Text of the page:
Attention Deficit Hyperactivity Disorder (ADHD) is a behavioural disorder characterised by inattentiveness, hyperactivity and impulsiveness. In most countries it is the most commonly diagnosed childhood behavioural disorder with an estimated prevalence of 3–5 % among 6 to 12-year old children [1, 2]. The causal pathways of ADHD are complex as both inherited and non-inherited factors contribute and their effects are interdependent [3]. ADHD is a clinically heterogeneous disorder that is associated with a considerable economic burden to society, stress to the affected families, and adverse academic and vocational outcomes to some of the affected children [4]. The recorded prevalence of ADHD has been increasing for the last decades in a number of countries including Denmark; the same tendency has been observed for many other paediatric psychiatric conditions such as Autism Spectrum Disorders (ASD), Obsessive–Compulsive Disorder and Tourette’s syndrome [5, 6]. However, the increase in prevalence of ADHD is not homogenous within countries or regions. In Norway, the diagnostic prevalence of ADHD by county among children aged 6–12 years ranged from 1.1 to 3.4 %, similar differences are found in Sweden and large variations between regions and states are found in the USA [712]. Some studies report that residing in rural and semi-rural areas is associated with reduced prevalence of ADHD diagnosis and health service use [1315].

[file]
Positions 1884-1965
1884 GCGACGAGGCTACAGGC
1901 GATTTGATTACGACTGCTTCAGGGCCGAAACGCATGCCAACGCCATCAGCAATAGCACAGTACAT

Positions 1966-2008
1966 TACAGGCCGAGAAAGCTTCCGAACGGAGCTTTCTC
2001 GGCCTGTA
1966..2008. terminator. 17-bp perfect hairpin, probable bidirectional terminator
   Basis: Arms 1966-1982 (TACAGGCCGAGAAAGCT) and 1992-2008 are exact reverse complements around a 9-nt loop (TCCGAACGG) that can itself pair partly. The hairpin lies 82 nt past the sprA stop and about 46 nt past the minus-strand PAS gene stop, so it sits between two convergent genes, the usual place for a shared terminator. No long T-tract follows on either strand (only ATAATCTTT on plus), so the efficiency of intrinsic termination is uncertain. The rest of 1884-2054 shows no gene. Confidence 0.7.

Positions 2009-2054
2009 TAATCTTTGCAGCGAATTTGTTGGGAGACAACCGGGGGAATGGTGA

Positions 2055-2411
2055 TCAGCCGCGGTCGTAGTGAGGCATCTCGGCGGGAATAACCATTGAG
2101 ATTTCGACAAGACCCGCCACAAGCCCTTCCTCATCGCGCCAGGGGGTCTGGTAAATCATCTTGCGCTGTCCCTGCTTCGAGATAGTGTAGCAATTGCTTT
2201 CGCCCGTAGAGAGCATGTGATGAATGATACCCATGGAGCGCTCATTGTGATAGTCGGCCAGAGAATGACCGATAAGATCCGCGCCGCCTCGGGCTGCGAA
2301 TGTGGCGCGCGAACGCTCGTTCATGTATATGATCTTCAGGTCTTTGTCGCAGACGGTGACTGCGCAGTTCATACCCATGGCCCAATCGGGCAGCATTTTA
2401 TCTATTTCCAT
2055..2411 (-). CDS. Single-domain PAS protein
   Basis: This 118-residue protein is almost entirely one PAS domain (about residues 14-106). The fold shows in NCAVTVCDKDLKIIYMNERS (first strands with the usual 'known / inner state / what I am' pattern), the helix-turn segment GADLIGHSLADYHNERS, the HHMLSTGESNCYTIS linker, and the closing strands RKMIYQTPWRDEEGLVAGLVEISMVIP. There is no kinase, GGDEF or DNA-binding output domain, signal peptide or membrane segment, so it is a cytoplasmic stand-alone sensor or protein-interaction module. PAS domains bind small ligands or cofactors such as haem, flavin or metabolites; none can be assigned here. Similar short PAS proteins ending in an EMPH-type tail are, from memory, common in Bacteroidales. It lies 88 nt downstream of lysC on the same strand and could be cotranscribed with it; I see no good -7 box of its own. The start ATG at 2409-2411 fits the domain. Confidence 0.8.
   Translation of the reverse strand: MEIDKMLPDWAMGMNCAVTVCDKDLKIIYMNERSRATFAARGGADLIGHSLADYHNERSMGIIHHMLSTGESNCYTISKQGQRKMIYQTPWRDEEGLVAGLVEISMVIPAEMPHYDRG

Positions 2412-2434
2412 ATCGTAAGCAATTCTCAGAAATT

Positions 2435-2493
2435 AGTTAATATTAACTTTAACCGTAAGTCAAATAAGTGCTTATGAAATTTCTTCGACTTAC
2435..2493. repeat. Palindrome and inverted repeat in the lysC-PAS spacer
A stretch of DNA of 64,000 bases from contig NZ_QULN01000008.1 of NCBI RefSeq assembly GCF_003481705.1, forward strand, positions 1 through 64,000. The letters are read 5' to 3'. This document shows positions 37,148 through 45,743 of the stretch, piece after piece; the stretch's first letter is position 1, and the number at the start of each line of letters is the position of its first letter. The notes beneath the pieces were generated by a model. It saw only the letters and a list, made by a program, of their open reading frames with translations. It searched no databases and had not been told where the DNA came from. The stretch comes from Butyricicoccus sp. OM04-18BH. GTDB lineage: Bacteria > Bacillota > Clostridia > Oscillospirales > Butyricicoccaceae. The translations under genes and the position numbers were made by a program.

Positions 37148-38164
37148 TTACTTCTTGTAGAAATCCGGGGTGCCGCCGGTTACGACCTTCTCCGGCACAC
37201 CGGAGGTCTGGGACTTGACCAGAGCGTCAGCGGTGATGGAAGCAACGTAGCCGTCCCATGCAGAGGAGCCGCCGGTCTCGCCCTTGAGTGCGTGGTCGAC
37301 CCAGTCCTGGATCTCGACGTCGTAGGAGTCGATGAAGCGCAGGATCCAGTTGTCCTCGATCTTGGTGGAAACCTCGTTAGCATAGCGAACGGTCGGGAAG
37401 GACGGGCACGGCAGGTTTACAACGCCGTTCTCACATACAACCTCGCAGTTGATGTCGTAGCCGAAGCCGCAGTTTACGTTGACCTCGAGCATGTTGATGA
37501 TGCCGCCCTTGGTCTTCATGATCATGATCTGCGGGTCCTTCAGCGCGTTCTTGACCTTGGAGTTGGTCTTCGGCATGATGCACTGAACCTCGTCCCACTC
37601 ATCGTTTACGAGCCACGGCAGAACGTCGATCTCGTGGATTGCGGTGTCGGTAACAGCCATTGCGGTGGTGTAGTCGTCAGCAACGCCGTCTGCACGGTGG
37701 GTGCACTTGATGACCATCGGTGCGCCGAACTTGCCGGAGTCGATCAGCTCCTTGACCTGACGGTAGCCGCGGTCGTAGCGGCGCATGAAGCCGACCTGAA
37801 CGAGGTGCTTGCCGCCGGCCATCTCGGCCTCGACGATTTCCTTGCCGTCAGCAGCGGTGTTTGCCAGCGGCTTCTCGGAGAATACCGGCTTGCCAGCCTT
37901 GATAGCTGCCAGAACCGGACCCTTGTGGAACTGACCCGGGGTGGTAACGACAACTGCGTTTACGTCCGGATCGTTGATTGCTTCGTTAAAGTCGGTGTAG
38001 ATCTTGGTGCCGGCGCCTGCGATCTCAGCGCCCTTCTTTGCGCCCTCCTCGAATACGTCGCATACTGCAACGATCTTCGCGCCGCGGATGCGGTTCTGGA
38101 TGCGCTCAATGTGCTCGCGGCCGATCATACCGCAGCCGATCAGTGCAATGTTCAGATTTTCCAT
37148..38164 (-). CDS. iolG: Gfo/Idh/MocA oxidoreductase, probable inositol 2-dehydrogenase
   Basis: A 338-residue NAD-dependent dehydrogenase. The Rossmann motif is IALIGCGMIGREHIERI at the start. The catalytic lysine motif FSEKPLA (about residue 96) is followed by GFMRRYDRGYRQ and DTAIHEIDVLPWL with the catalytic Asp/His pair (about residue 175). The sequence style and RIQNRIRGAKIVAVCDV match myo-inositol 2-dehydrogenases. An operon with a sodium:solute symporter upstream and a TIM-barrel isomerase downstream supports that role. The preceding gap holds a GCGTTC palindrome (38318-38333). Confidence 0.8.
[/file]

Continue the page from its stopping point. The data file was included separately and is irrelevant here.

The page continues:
It has been debated whether this increase in diagnosis and treatment of childhood psychiatric disorders reflects a true increase in the incidence of mental health problems in children, changes in their impact or simply an increase in recognition and help-seeking behaviour. This increase in diagnosis and treatment of psychiatric disorders may be related to contextual changes in society and an improved understanding of the relative contribution of these factors has become of major public interest. A recent study found a reduction over time in parent and teacher perceived levels of behavioural problems in pre-adolescent children in Great Britain concurrent with the increase in diagnosis and treatment; this suggests that the increased prevalence may be due to contextual factors rather than an increase in behavioural problems [16].

Contextual factors causing an increase in diagnosis and treatment could be related to changes in access to diagnostic facilities/number of specialists, diagnostic culture, community resources such as socioeconomic status (SES) and spending on primary health care for children; these factors have been suggested to be associated with geographical differences [8, 1719]. Examining these contextual factors in relation to the geographical distribution of ADHD may provide a clue to the causal pathway of the increasing prevalence of ADHD. Denmark and other Nordic countries are unique for examining this because it is possible to do a complete follow-up on diagnosis and residence of all citizens as they are registered with a personal identification number.

Studies of factors related to access to diagnostic facilities have found that having a diagnosis of ADHD or taking medication for ADHD was associated with the number, age, and specialisation profile of physicians within states and counties in the US [8, 17]. In Norway, the considerable geographical variation in prevalence of ADHD could be explained by the very decentralised Norwegian specialist health services for children where many institutions treat a very small number of children in each diagnostic group [7].